Moult, flight performance and wingbeat kinematics during take-off in European starlings Sturnus vulgaris

EV Williams, JP Swaddle

Research output: Contribution to journalArticle (Academic Journal)peer-review

63 Citations (Scopus)

Abstract

The effects of natural moult on avian flight performance have received relatively little attention, yet moult is an important part of the annual cycle. Quantification of flight costs will help to explain the diversity of moult patterns observed in avian taxa. Take-off from the ground requires a high power output from the flight muscles compared to other modes of flight, and is an important feature of foraging and predation escape. The present study was designed to quantify the effect of natural moult and new plumage on the take-off strategy, kinematics, and flight performance of European starlings Sturnus vulgaris. A high-speed (185 Hz) cine camera was used to film seven European starlings on three occasions: session 1, two weeks prior to the onset of moult; session 2, during mid-moult; and session 3, two weeks after full plumage had re-grown. From subsequent film analysis, we assessed take-off speed and angle, the energy gained per wingbeat, and wingtip kinematics. Take-off strategy (measured by angle and speed) altered through the course of the three experimental sessions, i.e. ascent angle decreased and take-off speed increased. Energy gained per wingbeat did not vary, suggesting there was no significant decrease in flight performance due to moult, but there was a significant improvement in take-off performance due to renewal of flight plumage. Wingbeat amplitude increased in association with moult and after flight plumage had been completely renewed. The European starlings incurred relatively minor flight costs due to moult, when comparing before-moult with during-moult take-off performance. The apparent absence of additional flight costs associated with moult may reflect a decreased mechanical performance of year-old feathers (which are replaced during the moult) and may also help to explain the relatively long duration of the moult in this species. This study also provides evidence of the benefits of plumage renewal, as take-off performance is improved after moult has been completed.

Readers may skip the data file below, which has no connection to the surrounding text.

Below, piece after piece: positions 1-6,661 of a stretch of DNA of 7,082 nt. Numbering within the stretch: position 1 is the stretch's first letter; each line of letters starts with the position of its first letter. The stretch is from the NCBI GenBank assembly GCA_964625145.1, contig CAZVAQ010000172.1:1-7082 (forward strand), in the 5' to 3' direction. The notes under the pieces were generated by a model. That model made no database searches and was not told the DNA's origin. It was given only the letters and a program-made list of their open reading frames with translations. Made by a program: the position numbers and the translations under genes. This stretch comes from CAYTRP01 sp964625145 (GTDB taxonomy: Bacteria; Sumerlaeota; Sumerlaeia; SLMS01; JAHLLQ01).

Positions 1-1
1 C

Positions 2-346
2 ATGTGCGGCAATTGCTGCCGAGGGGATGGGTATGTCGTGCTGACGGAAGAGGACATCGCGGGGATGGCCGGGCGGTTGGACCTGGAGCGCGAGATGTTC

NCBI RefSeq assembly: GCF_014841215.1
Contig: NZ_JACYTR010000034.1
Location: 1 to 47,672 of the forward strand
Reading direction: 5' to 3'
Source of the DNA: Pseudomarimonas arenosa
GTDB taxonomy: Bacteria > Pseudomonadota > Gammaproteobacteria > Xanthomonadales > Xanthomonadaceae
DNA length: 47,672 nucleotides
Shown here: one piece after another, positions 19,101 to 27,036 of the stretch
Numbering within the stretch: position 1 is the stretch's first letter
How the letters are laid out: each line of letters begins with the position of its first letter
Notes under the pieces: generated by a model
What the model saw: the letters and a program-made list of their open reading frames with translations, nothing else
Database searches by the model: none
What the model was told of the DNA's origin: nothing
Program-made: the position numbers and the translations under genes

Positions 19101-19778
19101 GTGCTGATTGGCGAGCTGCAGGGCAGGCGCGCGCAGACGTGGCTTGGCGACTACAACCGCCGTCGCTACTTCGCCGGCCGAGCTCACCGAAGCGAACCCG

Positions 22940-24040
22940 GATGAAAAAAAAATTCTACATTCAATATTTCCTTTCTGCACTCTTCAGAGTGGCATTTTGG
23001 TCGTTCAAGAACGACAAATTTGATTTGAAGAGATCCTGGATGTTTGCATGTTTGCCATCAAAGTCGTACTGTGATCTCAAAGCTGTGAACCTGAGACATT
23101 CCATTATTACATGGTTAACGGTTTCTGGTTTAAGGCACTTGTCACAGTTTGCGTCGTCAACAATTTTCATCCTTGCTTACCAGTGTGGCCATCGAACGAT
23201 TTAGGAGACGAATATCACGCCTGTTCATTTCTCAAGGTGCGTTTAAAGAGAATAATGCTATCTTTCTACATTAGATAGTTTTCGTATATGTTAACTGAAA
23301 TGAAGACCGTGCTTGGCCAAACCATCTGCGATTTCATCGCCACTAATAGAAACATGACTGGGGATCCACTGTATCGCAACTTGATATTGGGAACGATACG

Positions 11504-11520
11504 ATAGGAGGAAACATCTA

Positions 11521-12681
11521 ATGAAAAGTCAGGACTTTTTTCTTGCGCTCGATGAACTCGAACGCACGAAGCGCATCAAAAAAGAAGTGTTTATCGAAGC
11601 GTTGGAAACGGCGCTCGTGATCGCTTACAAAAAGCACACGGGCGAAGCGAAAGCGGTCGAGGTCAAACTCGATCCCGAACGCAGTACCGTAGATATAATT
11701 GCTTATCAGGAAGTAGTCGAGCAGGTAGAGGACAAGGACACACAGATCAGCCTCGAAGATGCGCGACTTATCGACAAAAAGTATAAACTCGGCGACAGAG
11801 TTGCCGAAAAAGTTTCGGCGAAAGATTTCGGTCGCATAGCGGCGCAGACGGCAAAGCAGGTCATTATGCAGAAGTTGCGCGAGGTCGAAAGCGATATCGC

Translated title of the contributionMoult, flight performance and wingbeat kinematics during take-off in European starlings Sturnus vulgaris
Original languageEnglish
Pages (from-to)371 - 378
Number of pages8
JournalJournal of Avian Biology
Volume34
Publication statusPublished - 2003

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